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Gym memberships: breaking a sweat or having regrets?

Posted: 19 February 2020

It’s very unlikely that a member could do much if they felt that their gym was too full. The main problem is how you define ‘too full’.

Is it...

  • the overall number of members
  • the number of members in the gym at any one time
  • a waiting time of over X minutes to use a machine
  • or which machines are available. It’s fair to say that you will usually find a machine available but it might not be the one you want.

There may however be other ways of ending a gym membership if your contract isn’t ‘rolling’ where you can give one month’s notice.

Generally in fixed or longer term gym contracts, there has to be a valid reason why you want to cancel your gym membership, for example, due to moving away from the area, injury, pregnancy or redundancy. However some gyms will have clauses dealing with these situations that allow you to freeze your membership or move the contract to another gym rather than end it all together. It’s important to check these clauses before signing up.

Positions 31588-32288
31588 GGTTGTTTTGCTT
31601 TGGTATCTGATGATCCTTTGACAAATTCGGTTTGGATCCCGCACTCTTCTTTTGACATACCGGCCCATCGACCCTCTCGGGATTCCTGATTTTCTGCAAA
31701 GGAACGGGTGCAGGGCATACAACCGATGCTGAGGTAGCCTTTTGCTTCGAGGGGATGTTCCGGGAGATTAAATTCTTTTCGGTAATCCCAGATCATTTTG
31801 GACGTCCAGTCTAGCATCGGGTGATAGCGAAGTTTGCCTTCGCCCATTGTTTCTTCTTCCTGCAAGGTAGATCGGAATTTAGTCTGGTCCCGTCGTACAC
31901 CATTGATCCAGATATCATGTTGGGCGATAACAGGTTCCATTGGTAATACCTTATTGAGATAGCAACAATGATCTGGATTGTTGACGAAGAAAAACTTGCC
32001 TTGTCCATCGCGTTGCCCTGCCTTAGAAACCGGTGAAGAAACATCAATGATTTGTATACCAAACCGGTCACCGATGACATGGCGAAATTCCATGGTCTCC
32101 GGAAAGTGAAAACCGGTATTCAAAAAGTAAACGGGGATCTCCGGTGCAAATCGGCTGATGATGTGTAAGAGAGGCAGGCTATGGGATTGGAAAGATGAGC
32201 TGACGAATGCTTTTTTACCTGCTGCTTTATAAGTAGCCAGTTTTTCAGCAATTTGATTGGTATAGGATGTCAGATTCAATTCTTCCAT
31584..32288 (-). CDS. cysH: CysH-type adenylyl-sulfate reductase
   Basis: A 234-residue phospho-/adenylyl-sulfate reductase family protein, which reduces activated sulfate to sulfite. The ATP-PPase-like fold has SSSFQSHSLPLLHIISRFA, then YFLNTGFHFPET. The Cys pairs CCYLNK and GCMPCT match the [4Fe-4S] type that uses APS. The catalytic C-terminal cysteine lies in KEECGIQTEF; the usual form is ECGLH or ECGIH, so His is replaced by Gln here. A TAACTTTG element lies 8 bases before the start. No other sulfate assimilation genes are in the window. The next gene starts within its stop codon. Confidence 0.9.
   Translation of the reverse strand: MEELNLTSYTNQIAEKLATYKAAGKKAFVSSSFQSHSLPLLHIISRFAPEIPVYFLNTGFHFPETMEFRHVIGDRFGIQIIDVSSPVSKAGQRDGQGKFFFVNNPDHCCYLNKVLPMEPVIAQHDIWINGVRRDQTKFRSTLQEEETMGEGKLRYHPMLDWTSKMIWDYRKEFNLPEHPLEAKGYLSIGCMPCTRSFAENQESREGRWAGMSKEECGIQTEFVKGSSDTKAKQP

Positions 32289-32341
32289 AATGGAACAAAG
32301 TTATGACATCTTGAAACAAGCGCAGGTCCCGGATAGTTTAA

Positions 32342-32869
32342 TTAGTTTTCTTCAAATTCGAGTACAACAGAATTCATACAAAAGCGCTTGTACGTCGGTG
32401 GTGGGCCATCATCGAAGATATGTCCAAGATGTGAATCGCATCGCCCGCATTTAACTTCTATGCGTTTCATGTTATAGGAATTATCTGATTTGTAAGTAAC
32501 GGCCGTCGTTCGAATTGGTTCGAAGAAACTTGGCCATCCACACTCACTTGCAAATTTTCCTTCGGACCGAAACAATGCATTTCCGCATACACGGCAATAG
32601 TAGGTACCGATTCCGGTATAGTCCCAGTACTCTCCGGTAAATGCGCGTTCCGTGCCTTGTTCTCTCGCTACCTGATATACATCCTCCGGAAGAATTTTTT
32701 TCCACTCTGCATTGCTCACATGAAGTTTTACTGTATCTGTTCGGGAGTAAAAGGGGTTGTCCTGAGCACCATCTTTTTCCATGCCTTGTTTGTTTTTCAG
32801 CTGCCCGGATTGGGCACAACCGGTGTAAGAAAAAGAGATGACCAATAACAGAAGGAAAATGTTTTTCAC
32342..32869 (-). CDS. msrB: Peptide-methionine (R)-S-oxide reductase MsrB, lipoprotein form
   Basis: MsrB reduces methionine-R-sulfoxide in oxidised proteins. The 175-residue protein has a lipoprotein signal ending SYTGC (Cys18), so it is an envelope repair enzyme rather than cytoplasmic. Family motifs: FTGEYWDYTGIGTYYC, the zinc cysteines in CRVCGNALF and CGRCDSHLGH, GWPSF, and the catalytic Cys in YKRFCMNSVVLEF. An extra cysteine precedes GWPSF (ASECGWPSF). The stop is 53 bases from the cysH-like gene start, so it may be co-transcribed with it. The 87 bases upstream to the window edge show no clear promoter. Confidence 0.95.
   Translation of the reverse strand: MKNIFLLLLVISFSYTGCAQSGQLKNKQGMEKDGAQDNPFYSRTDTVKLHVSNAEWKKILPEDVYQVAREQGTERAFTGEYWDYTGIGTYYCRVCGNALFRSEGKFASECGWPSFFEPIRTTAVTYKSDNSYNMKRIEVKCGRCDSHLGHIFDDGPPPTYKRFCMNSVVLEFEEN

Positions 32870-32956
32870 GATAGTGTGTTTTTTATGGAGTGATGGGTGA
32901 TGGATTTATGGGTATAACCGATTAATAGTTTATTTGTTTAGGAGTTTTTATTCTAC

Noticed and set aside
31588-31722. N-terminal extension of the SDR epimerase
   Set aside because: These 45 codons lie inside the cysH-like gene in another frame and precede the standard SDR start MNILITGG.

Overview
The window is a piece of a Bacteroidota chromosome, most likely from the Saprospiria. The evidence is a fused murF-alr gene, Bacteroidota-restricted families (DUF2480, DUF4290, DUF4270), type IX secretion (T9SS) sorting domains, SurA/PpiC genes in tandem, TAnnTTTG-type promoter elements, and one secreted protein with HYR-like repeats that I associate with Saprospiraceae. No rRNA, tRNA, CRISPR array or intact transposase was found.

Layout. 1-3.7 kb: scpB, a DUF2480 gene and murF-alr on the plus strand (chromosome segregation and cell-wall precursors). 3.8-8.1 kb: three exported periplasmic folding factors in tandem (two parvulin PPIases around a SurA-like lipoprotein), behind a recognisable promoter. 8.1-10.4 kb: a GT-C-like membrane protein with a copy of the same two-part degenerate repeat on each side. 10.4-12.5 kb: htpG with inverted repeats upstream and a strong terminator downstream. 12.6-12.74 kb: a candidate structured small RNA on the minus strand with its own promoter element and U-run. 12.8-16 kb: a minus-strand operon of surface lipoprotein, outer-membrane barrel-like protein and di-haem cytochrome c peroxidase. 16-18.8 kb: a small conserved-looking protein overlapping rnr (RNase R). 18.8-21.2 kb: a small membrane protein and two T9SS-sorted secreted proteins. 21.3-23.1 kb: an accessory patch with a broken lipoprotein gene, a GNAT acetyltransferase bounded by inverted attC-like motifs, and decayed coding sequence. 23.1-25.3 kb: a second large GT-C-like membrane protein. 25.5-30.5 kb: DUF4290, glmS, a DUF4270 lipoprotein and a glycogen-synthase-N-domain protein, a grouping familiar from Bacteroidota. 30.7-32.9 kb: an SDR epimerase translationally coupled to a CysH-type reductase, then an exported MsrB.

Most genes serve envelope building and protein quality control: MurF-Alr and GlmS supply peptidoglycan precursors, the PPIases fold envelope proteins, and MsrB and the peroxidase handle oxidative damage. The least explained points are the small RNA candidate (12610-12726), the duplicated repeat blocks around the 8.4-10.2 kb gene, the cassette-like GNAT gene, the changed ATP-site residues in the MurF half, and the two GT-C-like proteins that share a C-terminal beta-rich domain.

Other potential issues that may justify cancellation could be if the membership fees rise considerably, or if the gym has downgraded or closed off some of its facilities, which may be considered a ‘fundamental change’.1

Whilst gyms have been a lot fairer to members over recent years, some members do encounter problems. So it’s always best to be clear about your contractual rights before signing anything to avoid any surprises further down the line. In addition, reading online reviews can help to get a sense for what the gym is like and whether there are any issues with it being too busy.

If a policyholder has reasonable prospects of success in a potential claim against their gym whether arising out of contractual problems or injury sustained on the premises this may well be covered under their Before the Event (BTE) policy.

A gym could be for life or maybe just for Christmas but either way before entering into a legal agreement a policyholder should consider the options open to them.

Disclaimer – all information in this blog was correct at the time of publishing and is for informative purposes only.
Chris Hartley

Automation Specialist

Allianz Insurance

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